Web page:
I’m all for formalist experimentation — even for its own sake — but Kimball Anderson’s self-published mini Unfolding (which I think was released in the latter part of last year, but I could be wrong about that — in any case, that’s when I got it) is formalist experimentation with an added layer of purpose beyond “just” or “only” that tacked on : utilizing typed text and collage, it manages, in the space of just 12 pages, to interrogate the very nature of information-gathering and information-sharing on levels both practical and conceptual.
Consider : there is something about someone or something (or both) that’s written (whoops, typed, sorry) on a small piece of folded paper. As you slowly open it, you find out more, each outward unfolding offering up a fragment of a larger puzzle that is actually, all told, no puzzle at all. It only appears to be such due to the fragmented nature of the, to borrow a lame term, “reveal.” But what if said “reveal” was — errrmmm — revealed by other means?
Buckle up, because we’ve got to take things a couple steps further here, okay? Suppose the process I just laid out is actually reversed, and the slip of paper is being folded up, but is being read section by section as it’s folded, so that you’re well and truly learning more while seeing less — textually speaking, that is. On the other side of the paper, there’s an image, nominally related in some subtle way to what’s wri — typed! Caught myself that time! —and now suppose this process is being repeated four times over, with four different pieces of paper. Following me so far? Good, since we’re not quite done yet.
Now, further suppose that each of these paper scraps contains a discrete piece of information that tells a small “story” unto itself — but that all four descriptive passages are actually interconnected even though they’re separate. Starting to get the picture? I dearly hope so, because “getting the picture” is precisely what this innovative-yet-simple project is all about.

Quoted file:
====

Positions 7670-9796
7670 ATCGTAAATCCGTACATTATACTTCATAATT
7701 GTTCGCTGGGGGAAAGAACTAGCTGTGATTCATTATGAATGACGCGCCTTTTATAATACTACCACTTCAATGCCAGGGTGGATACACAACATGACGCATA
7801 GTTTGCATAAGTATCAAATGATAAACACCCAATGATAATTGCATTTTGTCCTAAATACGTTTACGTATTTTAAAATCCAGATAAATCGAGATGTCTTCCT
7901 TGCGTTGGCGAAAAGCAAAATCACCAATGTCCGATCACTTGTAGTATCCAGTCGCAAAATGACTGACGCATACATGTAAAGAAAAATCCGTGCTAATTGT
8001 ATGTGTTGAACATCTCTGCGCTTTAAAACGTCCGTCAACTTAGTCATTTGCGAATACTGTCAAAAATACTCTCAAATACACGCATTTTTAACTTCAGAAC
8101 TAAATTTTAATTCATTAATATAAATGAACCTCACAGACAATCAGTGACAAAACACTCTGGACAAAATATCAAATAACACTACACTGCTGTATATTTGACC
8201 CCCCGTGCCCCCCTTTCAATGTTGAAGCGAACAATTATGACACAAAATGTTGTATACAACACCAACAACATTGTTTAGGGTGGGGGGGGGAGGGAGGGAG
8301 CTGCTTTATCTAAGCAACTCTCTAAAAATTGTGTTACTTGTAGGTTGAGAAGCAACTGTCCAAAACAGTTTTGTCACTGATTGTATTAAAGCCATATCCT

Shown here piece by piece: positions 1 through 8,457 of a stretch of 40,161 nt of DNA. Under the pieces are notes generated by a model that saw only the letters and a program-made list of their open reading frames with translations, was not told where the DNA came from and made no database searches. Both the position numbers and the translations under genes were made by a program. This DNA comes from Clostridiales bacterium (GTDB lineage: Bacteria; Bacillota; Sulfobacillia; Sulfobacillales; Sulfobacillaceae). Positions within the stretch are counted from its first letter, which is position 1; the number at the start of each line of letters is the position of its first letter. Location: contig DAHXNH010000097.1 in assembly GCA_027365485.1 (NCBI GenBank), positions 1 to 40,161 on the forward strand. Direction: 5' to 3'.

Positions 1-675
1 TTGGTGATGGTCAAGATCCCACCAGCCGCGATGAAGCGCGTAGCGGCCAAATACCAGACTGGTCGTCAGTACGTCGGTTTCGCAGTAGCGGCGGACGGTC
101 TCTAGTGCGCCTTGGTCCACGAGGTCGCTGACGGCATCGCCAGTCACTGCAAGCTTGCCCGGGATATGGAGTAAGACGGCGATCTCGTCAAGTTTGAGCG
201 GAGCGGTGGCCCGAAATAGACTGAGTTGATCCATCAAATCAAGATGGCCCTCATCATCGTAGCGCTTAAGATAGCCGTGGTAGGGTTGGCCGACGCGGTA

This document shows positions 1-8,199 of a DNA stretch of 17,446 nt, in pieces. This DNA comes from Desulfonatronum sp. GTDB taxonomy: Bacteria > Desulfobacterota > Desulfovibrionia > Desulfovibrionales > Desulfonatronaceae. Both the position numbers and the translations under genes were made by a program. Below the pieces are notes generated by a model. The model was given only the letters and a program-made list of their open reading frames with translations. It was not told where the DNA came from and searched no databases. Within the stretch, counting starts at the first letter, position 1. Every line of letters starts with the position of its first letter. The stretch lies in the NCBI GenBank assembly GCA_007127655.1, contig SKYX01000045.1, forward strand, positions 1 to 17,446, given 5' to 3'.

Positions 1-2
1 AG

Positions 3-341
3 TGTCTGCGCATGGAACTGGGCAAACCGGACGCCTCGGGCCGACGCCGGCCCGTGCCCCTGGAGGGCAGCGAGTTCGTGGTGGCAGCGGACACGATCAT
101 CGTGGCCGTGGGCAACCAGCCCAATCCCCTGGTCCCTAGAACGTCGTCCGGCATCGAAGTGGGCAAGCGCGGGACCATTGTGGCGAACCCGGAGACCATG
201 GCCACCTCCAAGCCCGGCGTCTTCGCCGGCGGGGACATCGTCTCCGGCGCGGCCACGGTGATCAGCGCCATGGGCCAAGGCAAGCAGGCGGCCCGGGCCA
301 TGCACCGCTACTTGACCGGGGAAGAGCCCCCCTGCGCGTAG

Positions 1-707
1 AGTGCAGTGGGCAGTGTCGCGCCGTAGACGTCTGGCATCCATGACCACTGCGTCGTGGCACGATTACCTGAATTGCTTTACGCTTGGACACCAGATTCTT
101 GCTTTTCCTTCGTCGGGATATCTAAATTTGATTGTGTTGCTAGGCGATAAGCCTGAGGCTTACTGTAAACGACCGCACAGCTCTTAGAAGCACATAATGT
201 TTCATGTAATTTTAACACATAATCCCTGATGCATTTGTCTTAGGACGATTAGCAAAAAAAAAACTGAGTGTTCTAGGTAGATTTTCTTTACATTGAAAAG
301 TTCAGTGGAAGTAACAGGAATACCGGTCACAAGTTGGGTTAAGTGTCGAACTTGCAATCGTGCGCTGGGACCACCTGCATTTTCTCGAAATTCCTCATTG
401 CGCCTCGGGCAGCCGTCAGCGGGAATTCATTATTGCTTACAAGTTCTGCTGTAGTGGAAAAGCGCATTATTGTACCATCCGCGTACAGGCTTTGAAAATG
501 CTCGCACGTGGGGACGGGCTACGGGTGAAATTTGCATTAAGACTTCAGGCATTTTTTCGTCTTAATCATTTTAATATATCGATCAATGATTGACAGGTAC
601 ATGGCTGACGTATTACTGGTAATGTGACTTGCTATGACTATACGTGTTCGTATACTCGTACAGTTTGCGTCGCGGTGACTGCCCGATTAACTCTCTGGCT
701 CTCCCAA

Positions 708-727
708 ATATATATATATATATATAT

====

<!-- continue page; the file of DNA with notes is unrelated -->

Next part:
I’m also fully cognizant of the fact that I’m probably-to-definitely making the whole thing sound more convoluted than it really is, but perhaps the sample pages included with this review explain it all far better than my uncharacteristically (but then I would say that) linguistic fumbling is managing to accomplish. Language is a big part of what Anderson is experimenting with here (and by “a big part,” I mean half) — using it in fragmented form to draw attention to its shortcomings as a means of communication — but so are pictures, and while this may not be a traditional “comic” per se, its premise (by default and by design in fairly equal measure) teases out what comics do so well, which is to say : they convey information by means both verbal and visual. And by deconstructing the ability to do both in plain sight, this ‘zine gives readers a newfound appreciation for the inherent strengths and possibilities of illustrated sequential storytelling.
Are Anderson’s goals here ultimately — shudder! — ironic, then? Nah, I really don’t think so, I just think that there’s some “natural,” if you will, irony woven into the framework of the project’s metaphorical DNA. Sometimes you don’t know what you’ve got until it’s gone, and all that. In any case, this is a work that got me to thinking — about what it was, about what it was doing, and about how it was doing it. That’s more food for thought than you normally get out of 120 pages, let alone 12. Saying “highest possible recommendation” is a pretty formal note to end things on, admittedly, but hey, this is formalist stuff, so — if the shoe fits, right?
Unfolding is available for $5.00 from Austin English’s Domino Books distro at http://dominobooks.org/unfolding.html
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